What happens to your virtual life after you die?

With so many of us operating smart phones and tablets, and having social media profiles and online accounts, many more of us are leaving behind not only physical and monetary assets, but also a wealth of assets accumulated in cyberspace. Until recently most of this digital data would have been on a physical hard drive but much of it is now distributed through a “cloud”. These are your “digital assets”.

With data located in a “cloud” ownership is not always obvious. This will usually be dictated by the terms of use of the account or service through which the data is stored, to which the user (the deceased) had agreed when they signed up to the account or service. Do you always meticulously read the terms and conditions of use before ticking the box to say “I have read and accepted the terms and conditions”?

Many digital assets may have little or no monetary value, but accounts commonly contain photographs, personal communications and data of a highly confidential and sensitive nature. You may want to pass some of this to loved ones, or be concerned about the security of this data. If nothing is done, will your virtual self continue “living” in cyberspace? There can also be digital assets that are crucial to the running of a business (e.g. a business website) which must be passed on.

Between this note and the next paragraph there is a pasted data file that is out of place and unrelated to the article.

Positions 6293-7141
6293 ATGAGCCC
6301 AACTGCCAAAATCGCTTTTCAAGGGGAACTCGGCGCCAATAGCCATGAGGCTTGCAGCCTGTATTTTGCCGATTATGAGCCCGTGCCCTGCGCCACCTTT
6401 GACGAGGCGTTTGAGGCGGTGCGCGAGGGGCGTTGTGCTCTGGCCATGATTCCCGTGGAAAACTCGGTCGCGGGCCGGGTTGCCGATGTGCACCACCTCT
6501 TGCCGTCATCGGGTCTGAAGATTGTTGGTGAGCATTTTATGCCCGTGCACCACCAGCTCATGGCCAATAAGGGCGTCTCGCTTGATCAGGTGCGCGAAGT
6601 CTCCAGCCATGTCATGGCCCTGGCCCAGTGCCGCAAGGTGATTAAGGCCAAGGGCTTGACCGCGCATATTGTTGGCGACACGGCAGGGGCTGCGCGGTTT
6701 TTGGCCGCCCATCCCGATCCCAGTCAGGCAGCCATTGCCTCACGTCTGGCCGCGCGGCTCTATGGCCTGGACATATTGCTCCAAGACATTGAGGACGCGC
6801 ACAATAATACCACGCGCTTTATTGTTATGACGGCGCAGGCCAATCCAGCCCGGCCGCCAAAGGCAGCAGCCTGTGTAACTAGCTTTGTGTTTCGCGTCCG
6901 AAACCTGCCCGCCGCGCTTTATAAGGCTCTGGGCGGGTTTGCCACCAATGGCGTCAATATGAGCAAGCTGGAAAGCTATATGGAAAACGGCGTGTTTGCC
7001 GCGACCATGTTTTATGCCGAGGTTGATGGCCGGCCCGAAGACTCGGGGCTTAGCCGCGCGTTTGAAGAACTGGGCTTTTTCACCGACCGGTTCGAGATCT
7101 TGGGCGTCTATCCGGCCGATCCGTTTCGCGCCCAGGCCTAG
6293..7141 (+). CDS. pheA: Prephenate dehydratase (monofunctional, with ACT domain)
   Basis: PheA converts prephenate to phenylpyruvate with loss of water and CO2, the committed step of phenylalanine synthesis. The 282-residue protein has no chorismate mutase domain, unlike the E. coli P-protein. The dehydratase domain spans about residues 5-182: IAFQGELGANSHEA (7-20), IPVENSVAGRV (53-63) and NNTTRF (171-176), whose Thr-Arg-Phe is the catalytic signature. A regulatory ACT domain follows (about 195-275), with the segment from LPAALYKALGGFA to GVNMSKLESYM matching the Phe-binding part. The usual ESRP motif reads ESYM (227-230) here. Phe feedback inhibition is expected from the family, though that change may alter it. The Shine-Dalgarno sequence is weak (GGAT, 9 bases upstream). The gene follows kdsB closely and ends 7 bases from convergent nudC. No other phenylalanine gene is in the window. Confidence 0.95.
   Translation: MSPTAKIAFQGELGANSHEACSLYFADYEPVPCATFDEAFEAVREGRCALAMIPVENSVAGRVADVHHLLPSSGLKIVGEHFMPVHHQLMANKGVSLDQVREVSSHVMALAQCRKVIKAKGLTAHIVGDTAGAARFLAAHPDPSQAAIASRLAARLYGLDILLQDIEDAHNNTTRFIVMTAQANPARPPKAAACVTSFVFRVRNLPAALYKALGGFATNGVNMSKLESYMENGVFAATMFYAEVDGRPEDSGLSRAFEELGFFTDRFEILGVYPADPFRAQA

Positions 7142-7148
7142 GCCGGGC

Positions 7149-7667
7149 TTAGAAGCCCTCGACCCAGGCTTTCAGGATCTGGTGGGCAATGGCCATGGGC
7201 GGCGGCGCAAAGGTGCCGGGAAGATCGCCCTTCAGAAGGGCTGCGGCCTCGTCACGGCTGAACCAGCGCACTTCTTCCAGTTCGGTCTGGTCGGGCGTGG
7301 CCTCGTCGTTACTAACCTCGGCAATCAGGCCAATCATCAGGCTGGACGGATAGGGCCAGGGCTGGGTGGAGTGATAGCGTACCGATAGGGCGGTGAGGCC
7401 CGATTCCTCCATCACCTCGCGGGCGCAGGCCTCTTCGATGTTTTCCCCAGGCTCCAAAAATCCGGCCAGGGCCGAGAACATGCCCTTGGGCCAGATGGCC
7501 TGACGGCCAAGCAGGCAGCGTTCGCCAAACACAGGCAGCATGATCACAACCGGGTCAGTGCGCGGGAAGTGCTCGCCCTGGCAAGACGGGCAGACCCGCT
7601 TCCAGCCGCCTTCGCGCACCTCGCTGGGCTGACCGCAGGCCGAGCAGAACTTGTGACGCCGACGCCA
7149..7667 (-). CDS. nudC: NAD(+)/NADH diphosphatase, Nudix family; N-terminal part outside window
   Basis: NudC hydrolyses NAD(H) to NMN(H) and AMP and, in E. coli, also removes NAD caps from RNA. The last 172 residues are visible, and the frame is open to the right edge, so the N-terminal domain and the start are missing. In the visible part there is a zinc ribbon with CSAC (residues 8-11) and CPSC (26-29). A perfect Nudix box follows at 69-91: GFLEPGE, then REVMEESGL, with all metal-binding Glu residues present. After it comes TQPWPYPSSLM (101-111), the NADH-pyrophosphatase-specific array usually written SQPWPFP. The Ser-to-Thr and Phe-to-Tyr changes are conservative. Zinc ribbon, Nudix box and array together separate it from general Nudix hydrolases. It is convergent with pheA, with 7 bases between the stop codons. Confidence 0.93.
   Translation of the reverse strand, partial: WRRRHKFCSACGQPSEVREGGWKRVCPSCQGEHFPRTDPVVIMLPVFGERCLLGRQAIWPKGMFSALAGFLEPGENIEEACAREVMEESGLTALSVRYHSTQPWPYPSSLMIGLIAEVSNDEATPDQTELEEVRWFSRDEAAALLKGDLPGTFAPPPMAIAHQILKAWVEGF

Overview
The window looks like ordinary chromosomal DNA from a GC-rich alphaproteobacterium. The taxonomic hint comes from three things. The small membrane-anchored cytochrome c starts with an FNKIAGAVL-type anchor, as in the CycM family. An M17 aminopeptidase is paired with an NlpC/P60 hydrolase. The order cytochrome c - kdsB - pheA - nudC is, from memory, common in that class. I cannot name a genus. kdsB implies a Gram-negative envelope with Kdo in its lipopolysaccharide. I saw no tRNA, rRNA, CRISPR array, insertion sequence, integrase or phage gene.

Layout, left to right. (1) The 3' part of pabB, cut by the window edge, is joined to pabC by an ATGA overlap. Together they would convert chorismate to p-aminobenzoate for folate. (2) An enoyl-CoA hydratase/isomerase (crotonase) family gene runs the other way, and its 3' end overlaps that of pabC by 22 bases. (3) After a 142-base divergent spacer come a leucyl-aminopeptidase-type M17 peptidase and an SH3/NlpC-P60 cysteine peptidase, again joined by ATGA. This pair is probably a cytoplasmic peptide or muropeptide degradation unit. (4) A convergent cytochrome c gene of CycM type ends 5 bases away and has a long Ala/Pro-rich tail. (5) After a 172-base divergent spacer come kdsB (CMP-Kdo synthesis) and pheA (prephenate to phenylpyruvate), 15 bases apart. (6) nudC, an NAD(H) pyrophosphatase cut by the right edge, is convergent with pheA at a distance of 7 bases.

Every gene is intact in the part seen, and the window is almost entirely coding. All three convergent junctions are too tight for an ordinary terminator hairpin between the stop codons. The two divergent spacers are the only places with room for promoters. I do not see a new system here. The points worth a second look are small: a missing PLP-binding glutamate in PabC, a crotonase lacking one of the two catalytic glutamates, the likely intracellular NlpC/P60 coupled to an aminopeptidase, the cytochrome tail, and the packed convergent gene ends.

If your Will is silent about any digital assets, they are likely to fall into your “residuary estate” (i.e. any assets not specifically bequeathed in your Will). Your executor will have a legal responsibility to deal with these assets, but without your usernames and passwords, it could be impossible to gain control of your digital assets and distribute them. Think about what will happen to your digital assets after death. An obvious solution may be to maintain a list of usernames and passwords for the benefit of your executor. However, in light of the risks associated with identity theft and other cyber-crime one must be vigilant about the security of such data. Some websites do offer termination of your account after a prolonged period of inactivity, or for you to designate who should be able to access your account after your death.

Google will allow users to decide what happens to their data after they die or become inactive online and others will follow. You still need to think about it and go through the process online. Your Will should not contradict such preferences, and ensure that a list of the accounts you hold is stored securely with your Will.

For advice about your Will, visit our Wills, Probate and Trusts department page

Contact Annemarie Swainson and Joshua Eva